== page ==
Mr. Meadows’ attorney, George J. Terwilliger III, declined to comment. In the lawsuits, Meadows’ legal team argues that he did nothing illegal, but rather was fulfilling his duties as the president’s right-hand man.
In fact, putting Mr Meadows on the witness stand at this stage might have provided certain advantages for his lawyers. “You get a little overview of where the state is going, and his attorney gets a preview of how he’s going to do on the stand,” said Noah H. Pines, an Atlanta-area criminal defense attorney and former prosecutor. .
At the same time, Mr. Pines said, every word of Mr. Meadows’ testimony at trial can now be used against him.
Mr. Meadows said he went to Cobb County, Georgia, in December 2020 to observe an audit of signatures on ballots — one of the acts detailed in the indictment — because he was visiting the Atlanta area with his children for Christmas. He expected Trump to have questions about the proceedings, he said, so he visited in the spirit of “checking a box to say this is checked, that’s a question that’s been asked and answered.”
Mr. Meadows also tried to explain his role in Mr. Trump’s now-famous Jan. 2, 2021, phone call to Brad Raffensperger, Georgia’s secretary of state. During that phone call, Mr. Trump told Mr. Raffensperger to “find” 11,780 votes, one more than what he needed to win in Georgia.
Mr. Meadows, who organized the call, also spoke about it, saying he hoped the president’s team could “get access to the Secretary of State’s data” to investigate claims of voter fraud that Mr. Trump is on insisted.
The call to Mr. Raffensperger, he said at the recent hearing, was part of his effort to move closer to a “peaceful transfer of power” by “getting rid of some of Mr. Trump’s lingering concerns about voter fraud in Georgia.” to get”. care list.”
“It seemed like his claim was, ‘My job was to do whatever the president needed,’” said Melissa D. Redmon, a law professor at the University of Georgia and a prosecutor in Atlanta. “The problem is that this fits with the state’s theory that some of the things you did on behalf of the president were prohibited by your office, as an employee of the White House.”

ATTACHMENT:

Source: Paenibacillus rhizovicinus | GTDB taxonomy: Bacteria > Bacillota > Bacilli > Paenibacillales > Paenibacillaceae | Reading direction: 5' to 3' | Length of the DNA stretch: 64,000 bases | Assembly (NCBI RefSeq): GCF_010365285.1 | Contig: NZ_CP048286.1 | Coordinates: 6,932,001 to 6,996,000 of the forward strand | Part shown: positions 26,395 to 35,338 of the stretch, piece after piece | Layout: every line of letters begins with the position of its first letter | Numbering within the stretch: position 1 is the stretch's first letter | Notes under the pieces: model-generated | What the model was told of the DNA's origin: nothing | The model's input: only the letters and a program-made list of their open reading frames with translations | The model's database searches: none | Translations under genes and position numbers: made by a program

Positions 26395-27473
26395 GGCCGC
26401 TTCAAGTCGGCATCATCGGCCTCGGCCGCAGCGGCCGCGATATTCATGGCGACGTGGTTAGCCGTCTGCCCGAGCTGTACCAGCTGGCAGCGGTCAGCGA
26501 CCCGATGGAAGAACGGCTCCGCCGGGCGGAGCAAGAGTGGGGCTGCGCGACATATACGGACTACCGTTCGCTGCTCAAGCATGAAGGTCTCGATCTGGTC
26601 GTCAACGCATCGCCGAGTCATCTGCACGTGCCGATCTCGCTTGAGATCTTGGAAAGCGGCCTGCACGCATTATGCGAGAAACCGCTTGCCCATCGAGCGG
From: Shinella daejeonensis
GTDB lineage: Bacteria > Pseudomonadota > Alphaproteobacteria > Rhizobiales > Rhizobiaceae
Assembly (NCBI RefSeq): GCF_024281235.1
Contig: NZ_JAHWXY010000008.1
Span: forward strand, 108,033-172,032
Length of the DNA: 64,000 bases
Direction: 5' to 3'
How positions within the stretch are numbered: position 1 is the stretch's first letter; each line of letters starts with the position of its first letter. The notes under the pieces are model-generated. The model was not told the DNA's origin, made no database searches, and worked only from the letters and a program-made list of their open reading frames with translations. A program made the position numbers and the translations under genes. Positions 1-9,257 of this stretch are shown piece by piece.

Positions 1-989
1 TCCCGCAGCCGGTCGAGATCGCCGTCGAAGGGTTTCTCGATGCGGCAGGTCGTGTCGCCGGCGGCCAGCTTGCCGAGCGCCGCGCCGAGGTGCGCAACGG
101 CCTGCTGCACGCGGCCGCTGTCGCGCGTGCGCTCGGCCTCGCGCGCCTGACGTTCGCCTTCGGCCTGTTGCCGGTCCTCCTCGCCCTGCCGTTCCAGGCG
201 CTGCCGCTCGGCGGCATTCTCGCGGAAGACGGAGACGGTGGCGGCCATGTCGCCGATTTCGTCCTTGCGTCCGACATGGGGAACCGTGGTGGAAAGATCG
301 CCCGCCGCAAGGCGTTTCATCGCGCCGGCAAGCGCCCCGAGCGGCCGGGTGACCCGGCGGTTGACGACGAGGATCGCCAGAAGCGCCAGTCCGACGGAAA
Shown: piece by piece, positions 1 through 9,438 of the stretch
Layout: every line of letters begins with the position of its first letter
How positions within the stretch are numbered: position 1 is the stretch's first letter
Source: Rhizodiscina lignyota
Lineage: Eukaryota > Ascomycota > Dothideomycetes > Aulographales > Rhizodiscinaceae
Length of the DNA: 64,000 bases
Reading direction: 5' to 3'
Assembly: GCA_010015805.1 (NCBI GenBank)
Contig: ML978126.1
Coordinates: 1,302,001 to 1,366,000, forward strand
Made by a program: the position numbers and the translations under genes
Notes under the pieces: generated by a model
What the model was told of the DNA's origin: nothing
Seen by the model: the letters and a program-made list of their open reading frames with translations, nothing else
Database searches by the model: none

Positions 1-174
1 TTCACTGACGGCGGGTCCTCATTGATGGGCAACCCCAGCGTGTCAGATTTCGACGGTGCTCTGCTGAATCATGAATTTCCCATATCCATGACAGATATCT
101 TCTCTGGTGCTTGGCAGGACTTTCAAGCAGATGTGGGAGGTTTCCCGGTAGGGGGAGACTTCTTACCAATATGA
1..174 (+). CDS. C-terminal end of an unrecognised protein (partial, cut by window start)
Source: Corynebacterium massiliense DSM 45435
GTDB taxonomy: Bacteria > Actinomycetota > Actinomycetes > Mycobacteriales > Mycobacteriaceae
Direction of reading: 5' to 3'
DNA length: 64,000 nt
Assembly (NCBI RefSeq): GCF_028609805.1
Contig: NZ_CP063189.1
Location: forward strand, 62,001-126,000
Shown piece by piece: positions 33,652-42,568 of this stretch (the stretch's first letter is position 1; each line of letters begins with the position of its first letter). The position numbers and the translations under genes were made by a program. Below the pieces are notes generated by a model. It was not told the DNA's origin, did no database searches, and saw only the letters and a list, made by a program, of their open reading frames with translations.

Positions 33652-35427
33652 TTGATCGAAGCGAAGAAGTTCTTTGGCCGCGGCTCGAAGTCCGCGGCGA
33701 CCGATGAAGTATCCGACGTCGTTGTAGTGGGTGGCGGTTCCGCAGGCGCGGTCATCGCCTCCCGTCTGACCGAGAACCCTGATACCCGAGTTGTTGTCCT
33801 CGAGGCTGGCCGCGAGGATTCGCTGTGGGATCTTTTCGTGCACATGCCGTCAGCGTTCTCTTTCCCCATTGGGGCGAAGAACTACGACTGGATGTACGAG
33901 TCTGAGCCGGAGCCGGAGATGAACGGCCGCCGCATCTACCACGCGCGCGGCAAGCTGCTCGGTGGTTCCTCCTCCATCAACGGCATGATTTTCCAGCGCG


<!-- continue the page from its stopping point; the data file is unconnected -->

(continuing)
Four other defendants charged along with Mr. Meadows and Mr. Trump are also seeking to have their cases moved to federal courts. Among them is Jeffrey Clark, a former senior Justice Department official, whose request was presented at a hearing on Monday. He declined to take the stand during the hearing and instead attempted to submit a written personal statement.
Mr. Clark, who is charged with one count of racketeering and one count of committing false statements and writings, drafted a letter to officials in Georgia in December 2020, falsely claiming that the Justice Department had “identified significant concerns” about ‘the outcome of the elections’. ” in Georgia and several other states.
His statement described that letter, which was never sent, as “a frank discussion of options and pros and cons with the President” that was part of a “privileged legal conversation.” It also said Mr Clark had never “knowingly taken false positions” during his time at the department.
But Judge Jones refused to include the statement in the record, allowing prosecutors to argue, among other things, that Mr. Clark’s legal team had not provided sufficient evidence as to why his case should be moved.